MEDFORD, Ore. (AP) - The lithium batteries that power the vaporizers in electronic cigarettes have caused two recent fires in Medford, and fire officials say users should be careful with the newly popular devices.
“Some of the batteries are failing in them or they are being overcharged,” said Fire Marshal Greg Kleinberg.
In one case, he said, a mattress caught fire but a resident put it out.
“If he didn’t do that right away, it would have been a different story. It would have been a building fire instead of just a small item on fire,” Kleinberg said.
Last week, an e-cigarette exploded while being charged, sending bits of burning battery flying into the ceiling and walls, he said. One hot piece of battery landed on a pillow, causing it to smolder and filling the house with smoke.
Electronic cigarettes are making waves in the marketplace.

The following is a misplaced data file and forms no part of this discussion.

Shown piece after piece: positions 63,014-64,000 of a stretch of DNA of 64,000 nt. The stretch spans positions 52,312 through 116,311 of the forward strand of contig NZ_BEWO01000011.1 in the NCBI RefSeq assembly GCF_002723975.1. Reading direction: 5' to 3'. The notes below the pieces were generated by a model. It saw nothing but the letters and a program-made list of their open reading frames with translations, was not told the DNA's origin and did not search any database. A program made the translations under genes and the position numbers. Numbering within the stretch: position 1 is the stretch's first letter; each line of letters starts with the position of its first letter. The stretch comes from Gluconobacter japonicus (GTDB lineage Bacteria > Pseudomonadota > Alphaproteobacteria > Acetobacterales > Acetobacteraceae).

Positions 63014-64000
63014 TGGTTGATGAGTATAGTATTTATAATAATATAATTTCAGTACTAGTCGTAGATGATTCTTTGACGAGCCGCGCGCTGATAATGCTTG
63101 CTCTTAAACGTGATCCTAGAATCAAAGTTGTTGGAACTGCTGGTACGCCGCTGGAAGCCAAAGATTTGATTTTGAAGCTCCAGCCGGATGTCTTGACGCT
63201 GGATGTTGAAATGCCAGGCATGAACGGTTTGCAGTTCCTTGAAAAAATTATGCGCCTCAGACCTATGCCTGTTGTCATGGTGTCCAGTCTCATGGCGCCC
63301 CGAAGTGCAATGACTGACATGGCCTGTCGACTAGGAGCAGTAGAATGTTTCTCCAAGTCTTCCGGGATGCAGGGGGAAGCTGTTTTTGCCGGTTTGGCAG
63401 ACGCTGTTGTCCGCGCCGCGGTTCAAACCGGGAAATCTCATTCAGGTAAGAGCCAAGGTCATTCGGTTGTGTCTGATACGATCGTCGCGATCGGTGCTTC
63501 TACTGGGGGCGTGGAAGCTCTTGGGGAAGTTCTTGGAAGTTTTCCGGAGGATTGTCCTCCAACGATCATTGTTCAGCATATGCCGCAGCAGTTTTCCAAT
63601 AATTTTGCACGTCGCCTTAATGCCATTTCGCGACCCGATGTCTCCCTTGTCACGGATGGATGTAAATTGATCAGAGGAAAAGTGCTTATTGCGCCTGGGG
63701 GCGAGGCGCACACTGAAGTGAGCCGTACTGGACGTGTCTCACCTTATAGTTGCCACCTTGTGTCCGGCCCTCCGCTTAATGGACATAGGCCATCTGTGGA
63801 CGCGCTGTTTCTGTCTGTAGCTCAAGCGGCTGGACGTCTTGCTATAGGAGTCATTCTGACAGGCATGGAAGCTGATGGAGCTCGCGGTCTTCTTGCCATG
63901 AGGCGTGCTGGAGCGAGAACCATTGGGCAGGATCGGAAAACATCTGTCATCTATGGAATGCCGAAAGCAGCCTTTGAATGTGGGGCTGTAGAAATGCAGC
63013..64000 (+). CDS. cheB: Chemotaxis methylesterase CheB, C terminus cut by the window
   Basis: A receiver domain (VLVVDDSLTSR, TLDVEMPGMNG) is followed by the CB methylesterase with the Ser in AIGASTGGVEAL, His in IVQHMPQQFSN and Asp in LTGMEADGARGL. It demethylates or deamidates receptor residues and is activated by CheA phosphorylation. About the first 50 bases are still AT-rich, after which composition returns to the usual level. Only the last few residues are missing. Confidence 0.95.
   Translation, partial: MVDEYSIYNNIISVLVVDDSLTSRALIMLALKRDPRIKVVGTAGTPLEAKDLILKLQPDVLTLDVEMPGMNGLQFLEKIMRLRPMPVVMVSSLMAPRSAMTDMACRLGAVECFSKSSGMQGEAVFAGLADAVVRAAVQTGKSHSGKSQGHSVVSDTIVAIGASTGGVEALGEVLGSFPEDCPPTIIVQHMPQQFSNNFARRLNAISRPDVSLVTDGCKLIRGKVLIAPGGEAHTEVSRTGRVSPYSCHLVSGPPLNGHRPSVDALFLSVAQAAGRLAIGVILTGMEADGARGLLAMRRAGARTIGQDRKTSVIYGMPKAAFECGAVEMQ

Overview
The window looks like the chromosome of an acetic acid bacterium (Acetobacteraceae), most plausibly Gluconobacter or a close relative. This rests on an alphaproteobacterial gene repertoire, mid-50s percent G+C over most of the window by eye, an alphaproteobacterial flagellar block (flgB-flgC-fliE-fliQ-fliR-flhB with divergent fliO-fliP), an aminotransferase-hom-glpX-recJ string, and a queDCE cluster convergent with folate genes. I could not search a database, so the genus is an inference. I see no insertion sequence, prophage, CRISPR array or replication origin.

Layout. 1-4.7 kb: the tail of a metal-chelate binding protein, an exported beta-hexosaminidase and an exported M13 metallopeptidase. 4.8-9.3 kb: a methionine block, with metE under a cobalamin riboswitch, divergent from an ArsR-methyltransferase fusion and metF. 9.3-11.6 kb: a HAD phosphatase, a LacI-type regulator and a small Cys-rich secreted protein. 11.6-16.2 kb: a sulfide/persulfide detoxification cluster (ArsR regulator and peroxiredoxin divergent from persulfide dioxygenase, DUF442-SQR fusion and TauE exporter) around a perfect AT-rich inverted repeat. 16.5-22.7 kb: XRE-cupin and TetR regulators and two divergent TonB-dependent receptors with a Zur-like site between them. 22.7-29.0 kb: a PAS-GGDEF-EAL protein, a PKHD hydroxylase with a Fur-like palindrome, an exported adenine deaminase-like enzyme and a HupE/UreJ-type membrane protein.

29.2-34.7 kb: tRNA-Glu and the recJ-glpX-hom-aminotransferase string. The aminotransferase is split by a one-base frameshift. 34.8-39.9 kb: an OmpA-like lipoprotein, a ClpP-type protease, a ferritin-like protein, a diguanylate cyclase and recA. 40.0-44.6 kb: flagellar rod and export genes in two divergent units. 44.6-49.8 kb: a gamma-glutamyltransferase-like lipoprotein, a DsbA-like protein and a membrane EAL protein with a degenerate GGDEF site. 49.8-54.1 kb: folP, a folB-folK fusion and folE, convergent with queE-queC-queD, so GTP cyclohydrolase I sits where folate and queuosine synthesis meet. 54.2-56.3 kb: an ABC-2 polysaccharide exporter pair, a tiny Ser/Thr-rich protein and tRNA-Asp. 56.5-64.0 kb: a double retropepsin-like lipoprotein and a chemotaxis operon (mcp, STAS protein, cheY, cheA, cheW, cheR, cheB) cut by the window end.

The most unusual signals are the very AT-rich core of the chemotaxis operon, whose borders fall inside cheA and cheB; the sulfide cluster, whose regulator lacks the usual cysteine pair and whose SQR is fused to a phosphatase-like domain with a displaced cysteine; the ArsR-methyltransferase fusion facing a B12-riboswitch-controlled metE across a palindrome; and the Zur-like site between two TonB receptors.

They heat a liquid solution to create a vapor so users can get nicotine without smoking. It’s touted as a healthier alternative to inhaling the smoke from burning tobacco leaves, and perhaps a way to quit.
But public health officials are alarmed, saying e-cigarettes perpetuate addiction, and there are moves underway across the nation to increase regulations on them and keep them from minors.
Most regulated electronic devices go through safety analysis conducted by Underwriters Laboratories or another nationally recognized testing laboratory before hitting the market, but Kleinberg said that hasn’t happened with electronic cigarettes.
“A lot of these devices are not really regulated right now; some of them are UL listed and some are not. Some aren’t tested at all,” he said.
He had two pieces of advice for users: “Just unplug it when you go to bed. Make sure you have a working smoke alarm.”
Information from: Mail Tribune, https://www.mailtribune.com/
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